NPR, after the Big Bird thing, might have thought it would be a good idea to attempt to appear unbiased. Of course, the concept of bias-free journalism in America today is akin to the dinosaurs – as in extinct. But, Edward Schumacher-Matos decided to take a stab at it by fact-checking the NPR fact-checkers.
So, what was this great discovery he made? Low and behold, the NPR audience likes fact-checking interspersed with the reporting. At least that’s what the nifty pie charts indicated. Now, whether or not NPR could recognize a fact, even if it bit them, is a debate for another time. As for how often they want fact-checking, they want it daily, not just occasionally. I know, we’re talking about liberals here, but this is beyond political leanings – it is a matter of human nature. Yes, Schumacher-Matos and NPR took the time to poll their audience on something that theoretically should have been assumed by anyone that successfully completed Psychology 101 in college. Kudos guys, really!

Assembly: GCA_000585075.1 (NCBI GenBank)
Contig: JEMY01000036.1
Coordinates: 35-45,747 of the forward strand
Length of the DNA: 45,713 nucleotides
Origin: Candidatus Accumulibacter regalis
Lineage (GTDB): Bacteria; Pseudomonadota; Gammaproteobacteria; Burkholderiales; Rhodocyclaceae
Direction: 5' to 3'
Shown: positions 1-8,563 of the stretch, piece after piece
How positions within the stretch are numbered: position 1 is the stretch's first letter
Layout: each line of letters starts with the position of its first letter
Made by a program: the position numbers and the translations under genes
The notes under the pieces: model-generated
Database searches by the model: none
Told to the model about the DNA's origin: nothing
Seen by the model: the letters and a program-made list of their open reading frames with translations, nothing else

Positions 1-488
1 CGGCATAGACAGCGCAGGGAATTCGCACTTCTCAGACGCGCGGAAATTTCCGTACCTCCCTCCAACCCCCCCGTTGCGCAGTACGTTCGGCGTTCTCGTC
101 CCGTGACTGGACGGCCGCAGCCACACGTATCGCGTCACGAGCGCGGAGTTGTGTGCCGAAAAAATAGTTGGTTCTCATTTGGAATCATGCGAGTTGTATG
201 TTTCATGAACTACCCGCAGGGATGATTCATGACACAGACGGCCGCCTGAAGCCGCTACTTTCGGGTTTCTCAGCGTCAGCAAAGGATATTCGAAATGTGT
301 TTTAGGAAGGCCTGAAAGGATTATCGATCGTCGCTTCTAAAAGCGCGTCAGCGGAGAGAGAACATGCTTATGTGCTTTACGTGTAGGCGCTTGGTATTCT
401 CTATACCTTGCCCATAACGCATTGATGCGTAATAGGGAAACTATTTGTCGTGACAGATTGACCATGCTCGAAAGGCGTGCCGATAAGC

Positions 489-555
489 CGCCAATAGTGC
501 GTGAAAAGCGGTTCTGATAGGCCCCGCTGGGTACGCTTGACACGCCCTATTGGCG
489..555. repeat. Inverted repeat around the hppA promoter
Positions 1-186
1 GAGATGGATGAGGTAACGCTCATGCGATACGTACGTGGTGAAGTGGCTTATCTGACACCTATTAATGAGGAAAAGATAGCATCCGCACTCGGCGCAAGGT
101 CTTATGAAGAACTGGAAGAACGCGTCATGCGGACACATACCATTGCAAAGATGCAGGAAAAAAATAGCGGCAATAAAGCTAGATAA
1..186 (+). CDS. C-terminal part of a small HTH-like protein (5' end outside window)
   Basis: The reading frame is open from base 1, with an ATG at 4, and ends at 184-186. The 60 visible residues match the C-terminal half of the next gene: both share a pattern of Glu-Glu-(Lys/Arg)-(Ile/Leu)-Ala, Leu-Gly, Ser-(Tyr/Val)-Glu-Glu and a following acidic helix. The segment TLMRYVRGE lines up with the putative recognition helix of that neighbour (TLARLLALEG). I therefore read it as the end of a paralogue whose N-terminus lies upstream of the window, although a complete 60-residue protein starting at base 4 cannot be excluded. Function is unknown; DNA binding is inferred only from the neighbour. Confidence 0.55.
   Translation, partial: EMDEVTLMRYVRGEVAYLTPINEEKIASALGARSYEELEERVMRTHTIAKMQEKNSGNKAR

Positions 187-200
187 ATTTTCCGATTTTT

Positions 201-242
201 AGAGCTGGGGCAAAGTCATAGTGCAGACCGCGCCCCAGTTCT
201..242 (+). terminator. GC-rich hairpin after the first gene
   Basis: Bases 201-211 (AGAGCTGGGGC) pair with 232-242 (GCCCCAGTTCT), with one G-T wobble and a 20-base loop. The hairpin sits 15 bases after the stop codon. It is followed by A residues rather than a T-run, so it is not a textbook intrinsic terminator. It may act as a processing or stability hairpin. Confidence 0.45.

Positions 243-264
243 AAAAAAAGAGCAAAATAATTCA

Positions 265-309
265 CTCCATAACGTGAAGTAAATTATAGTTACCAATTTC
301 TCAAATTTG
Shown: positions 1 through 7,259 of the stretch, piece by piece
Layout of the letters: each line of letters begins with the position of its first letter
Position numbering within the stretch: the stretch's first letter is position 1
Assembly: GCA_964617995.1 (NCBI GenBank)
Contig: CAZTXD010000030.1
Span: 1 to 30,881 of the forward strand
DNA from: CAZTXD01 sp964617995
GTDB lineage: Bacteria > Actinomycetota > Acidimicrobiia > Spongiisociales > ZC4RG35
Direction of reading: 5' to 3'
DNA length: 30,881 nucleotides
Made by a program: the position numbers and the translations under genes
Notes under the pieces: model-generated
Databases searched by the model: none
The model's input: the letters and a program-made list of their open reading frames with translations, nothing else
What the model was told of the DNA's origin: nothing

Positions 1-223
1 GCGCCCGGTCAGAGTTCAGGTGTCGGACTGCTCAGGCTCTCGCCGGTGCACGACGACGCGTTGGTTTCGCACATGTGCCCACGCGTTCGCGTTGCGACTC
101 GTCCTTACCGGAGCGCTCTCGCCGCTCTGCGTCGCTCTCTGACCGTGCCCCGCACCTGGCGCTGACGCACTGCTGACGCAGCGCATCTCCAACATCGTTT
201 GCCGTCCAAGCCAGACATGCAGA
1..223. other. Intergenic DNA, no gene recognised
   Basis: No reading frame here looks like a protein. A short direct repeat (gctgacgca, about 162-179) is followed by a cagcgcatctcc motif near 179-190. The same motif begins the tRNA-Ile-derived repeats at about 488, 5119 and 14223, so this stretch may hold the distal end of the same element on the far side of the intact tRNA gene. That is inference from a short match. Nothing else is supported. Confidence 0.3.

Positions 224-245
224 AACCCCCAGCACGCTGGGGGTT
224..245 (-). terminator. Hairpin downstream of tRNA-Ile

But that’s just amusing. The really good stuff was in their nifty bar graph. On that one, they asked their audience what needed fact-checking the most. There were several categories, but the really striking thing is where liberal priorities lie. They want fact-checking of the candidates first – predictable. But, down near the bottom, just above fact-checking personal stories of voters, is fact-checking polls and national standings of the candidates. So, in liberal-land, it’s not really important if the polls are accurate (assuming that Obama is ahead, of course), and they really don’t care if people lie to them about where the candidates really stand on the electoral map. Thank you Schumacher-Matos! Really! That is very helpful information for us, on the conservative side of the spectrum. Carry on liberal comrades, and don’t worry if your left-biased polls are accurate or not!